Well, apparently Charles Wang couldn’t stand sharing the "Joke of the Offseason" award with the Florida Panthers, so he went and raised the stakes. Rick Dipietro, who I assume will have his number retired soon, has signed a no-I’m-not-kidding 15-year contract at $4.5 M per year.
Despite the fact that this is entirely Wang’s agenda, I still encourage all readers to devote a night and a bottle of their favorite liquor for an impassioned e-plea to new-GM Garth Snow, who already is the second-shortest-tenured GM in NYI history. Even though this is (and forever will be) Wang’s beast on the isle, Snow still is the GM and should answer for this lunacy or make-like-Lafontaine and resign. Plus he gave out his email address, so he’s fair game.
James Mirtle (who’s a surprisingly strong fantasy drafter, by the way) writes a really good summary and points out that length aside, Dipietro is the wrong guy for a long-term deal. I’m going to take it a step further and just say that I think that goalie’s the wrong position to tie long-term money into.
Yes, goaltending is the single most important position on the ice in hockey, or at least close enough. However, when we talk about cap-limited-budgets, you must consider the marketplace of available talent. There are more than enough quality goaltenders to go around in this league; remember how hard Manny Legace had to work to find a place to play net? Recall how GMs in Buffalo, Anaheim, and San Jose have been trying to give goaltenders away?
Or look at the playoffs last year. Who were the big goaltenders? Cam Ward, Ilya Bryzgalov, Vesa Toskala, Ryan Miller, and (d’oh!) Jussi Markkanen weren’t the highest paid or the most experienced goaltender on their rosters. Goalies are breaking out all over the place, baby!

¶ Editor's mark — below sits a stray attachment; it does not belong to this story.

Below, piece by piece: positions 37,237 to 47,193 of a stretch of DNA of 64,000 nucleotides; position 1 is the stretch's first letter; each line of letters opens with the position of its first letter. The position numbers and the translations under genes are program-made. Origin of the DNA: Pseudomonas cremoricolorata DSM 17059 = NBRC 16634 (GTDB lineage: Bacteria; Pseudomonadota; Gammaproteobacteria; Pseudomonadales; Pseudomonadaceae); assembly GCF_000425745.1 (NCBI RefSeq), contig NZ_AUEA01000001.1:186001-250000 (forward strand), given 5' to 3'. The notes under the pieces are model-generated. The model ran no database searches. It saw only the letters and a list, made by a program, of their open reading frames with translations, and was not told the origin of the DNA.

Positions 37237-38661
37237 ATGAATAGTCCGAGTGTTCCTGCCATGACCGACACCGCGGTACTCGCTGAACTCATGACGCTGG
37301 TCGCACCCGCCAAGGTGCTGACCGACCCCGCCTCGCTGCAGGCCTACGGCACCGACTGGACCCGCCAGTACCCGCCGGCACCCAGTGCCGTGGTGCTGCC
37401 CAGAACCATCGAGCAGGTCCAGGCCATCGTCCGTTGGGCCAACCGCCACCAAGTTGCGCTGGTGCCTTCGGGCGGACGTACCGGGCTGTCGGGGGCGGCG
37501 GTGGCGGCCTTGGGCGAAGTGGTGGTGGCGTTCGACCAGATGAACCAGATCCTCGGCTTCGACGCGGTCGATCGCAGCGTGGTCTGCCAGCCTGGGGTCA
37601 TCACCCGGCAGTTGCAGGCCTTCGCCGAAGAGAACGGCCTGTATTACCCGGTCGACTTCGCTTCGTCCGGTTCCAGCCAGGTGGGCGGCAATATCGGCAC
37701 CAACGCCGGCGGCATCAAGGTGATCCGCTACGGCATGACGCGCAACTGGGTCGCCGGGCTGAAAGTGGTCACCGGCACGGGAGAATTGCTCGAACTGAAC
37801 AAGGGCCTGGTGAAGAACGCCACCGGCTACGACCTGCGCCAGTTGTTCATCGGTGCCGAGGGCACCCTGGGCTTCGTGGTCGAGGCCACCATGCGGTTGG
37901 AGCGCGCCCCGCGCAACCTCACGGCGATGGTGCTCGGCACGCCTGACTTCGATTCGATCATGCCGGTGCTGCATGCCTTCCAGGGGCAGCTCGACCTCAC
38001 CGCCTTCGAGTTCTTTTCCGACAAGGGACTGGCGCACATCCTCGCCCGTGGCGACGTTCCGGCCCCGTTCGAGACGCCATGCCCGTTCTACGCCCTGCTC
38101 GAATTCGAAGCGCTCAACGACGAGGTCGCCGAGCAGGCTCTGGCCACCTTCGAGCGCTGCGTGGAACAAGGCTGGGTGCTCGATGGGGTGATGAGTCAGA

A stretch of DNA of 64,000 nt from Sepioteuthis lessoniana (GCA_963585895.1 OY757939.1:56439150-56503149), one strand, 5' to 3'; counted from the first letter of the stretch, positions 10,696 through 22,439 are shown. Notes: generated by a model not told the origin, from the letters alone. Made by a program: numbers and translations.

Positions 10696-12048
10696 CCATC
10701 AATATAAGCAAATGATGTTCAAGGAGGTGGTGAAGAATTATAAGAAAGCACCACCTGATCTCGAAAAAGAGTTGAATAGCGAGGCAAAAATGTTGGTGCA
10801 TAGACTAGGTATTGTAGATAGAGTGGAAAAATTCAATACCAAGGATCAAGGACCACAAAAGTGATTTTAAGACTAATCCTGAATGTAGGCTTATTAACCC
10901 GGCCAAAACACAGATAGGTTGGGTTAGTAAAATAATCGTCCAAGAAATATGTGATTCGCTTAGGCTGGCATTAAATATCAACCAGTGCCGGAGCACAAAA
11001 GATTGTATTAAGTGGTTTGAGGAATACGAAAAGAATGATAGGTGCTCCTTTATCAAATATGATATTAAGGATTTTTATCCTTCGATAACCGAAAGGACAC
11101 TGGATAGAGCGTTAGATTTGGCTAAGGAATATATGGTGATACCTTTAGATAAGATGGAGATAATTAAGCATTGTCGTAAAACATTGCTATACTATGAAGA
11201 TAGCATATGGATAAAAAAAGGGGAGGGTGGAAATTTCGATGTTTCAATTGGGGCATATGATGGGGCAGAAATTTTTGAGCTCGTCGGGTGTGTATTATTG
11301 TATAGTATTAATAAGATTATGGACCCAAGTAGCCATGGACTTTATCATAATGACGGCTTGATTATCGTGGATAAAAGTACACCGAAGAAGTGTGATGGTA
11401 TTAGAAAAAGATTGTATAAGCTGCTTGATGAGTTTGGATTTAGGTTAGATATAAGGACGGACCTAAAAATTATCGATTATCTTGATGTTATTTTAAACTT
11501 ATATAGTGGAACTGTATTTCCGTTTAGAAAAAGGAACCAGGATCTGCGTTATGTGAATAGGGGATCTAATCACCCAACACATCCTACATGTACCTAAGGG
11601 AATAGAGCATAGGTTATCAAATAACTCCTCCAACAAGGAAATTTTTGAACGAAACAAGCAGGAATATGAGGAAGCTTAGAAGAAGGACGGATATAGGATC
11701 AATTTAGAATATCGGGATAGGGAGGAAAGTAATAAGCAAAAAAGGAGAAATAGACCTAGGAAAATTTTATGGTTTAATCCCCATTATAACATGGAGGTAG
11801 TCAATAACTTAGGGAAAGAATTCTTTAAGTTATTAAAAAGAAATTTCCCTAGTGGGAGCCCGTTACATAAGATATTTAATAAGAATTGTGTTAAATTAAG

TSN quotes an eastern GM who I agree with. He points out,
''Let's just say DiPietro takes off and he becomes a star and a top-five goalie and you have to pay him $7 million a year. Let him go to another team if you can't afford him because you can get a pretty damn good goalie at $4 million every year."Silly Islanders, you’ve tied your own hands for the next fifteen years on a plentiful asset with questionable shelf life.
While this is a bit humorous in that I don’t particularly care about the specific player or the teams, it certainly is a disturbing omen of things to come. This ability for RFAs to gain leverage in holding out will certainly make it more expensive to hold young talent.
A little steep, but not terrible. Maybe if he skated harder I’d throw in another dozen years.